There are songs you can’t get out of your head …. and then there’s the very occasional blog post. Regarding the foreclosure crisis specifically “from The Honorable Elizabeth W. Magner’s recent decision busting Wells Fargo,” Lambert explains that the errors are embedded in the code:
Maybe so. Now let’s look at law and code together. Here’s an extract from The Honorable Elizabeth W. Magner’s recent decision busting Wells Fargo [PDF], In Re Jones. It starts:
In this case, Wells Fargo testified that every home mortgage loan was administered by its proprietary computer software.
That is, code. I’ve reformatted Magner’s text into a table with two columns, which can be read left to right, top to bottom.
Column A (“Code should follow law”) contains content from the world of the judical system: Testimony, evidence, orders, plans, contracts, judgements, “the record,” and last but not least, the note and the mortgage.
Column B (“Code is law”) contains content from the world of information systems: Databases, coding, online forms, software manuals, and data entry procedures set up by Wells Fargo.
Note especially the key at the bottom of the table.
Lambert has made a table matching The Law …. with …. The Code :
First, this arrangement of Magner’s text makes one possible “theory of the case” clear: The incentives for fraud — the costs, the fees, and the interest — are all coded green, and are all in column B; the world of Wells Fargo’s proprietary information system. Follow the rents. Every time Wells makes a “mistake,” Wells makes money! After mistakes were incentivized, mistakes were made! (Could Wells Fargo’s home mortgage loan administation system actually have been a profit center?) Now, it is true that this scheme — if it is a scheme — does not conform to William Blacks’ “recipe” for optimized accounting control fraud, but it’s a nice little revenue stream all the same, and it falls within Black’s definition: “Control fraud is a term that criminologists use to refer to cases in which the persons controlling a seemingly legitimate entity [here, Wells Fargo’s proprietary computer software] use it as a weapon to defraud.”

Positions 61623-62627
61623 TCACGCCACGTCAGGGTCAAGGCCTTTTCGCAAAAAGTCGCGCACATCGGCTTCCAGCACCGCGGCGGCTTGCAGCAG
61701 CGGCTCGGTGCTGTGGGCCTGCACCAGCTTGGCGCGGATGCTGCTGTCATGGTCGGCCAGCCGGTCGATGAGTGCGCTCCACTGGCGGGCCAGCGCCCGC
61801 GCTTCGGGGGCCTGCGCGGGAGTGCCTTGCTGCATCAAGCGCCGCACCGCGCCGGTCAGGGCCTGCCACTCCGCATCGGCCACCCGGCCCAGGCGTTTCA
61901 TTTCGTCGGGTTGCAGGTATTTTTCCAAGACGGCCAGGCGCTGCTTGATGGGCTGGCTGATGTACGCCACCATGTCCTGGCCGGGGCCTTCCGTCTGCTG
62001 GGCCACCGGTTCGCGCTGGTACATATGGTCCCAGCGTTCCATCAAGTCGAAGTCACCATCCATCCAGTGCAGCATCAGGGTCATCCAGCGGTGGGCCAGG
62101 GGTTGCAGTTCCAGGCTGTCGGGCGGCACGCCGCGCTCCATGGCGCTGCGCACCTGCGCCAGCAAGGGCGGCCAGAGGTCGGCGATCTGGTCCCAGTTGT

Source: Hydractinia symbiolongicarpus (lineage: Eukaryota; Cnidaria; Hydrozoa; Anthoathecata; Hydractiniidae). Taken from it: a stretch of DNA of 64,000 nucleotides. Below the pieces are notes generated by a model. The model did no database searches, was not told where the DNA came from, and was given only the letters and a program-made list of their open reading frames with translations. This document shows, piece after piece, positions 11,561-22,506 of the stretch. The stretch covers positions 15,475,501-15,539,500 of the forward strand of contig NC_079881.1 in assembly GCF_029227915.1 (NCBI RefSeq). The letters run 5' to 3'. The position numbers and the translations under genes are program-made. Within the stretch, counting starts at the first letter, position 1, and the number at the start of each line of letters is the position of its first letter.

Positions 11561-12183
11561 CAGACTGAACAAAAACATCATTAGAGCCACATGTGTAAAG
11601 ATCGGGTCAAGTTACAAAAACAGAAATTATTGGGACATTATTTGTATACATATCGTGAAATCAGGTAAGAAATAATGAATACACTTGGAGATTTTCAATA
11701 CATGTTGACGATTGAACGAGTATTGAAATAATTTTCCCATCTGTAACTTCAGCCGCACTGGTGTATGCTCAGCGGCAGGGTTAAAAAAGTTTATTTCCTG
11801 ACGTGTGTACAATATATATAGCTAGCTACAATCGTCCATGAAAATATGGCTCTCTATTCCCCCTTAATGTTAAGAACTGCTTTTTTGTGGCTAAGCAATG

. . .
Let’s take another look at Table I. Suppose I were a bankster, or a bankster’s lawyer, and I liked the green stuff in column B and wanted to keep what I’ve taken and take more of it. I might see Magner’s decision as a sort of “one from column A, one from column B” mish-mash that prevents me from doing God’s work. So why not get rid of that Column A entirely? Why not make code, law? That’s a clean solution, since all those pesky accountability issues go away. “Incorrect amortization” would become “incorrect amortization,” “misapplication of payments,” “misapplication of payments,” and so on and so forth. After all, if I were an oligarch, that’s exactly the kind of system I would want, right? Rent extraction without accountability. And there’s… not a precedent, exactly, that’s oldthink legalese, but a prior example, and in the same industry, too: MERS. Christopher Peterson, a law professor at the University of Utah, wrote of the “wholesale transfer of mortgages to a privatized database” [code] in Harpers:
What’s happened is that, almost overnight, we’ve switched from democracy in real-property recording to oligarchy in real-property recording. There was no court case behind this, no statute from Congress or the state legislatures. It was accomplished in a private corporate decision. The banks just did it.
With MERS, code replaced law. Going forward, code is law.
There’s really no clear way to summarize this post. At this point we’re not even half way….
There’s more detail – more evaluation… Go Read the POST!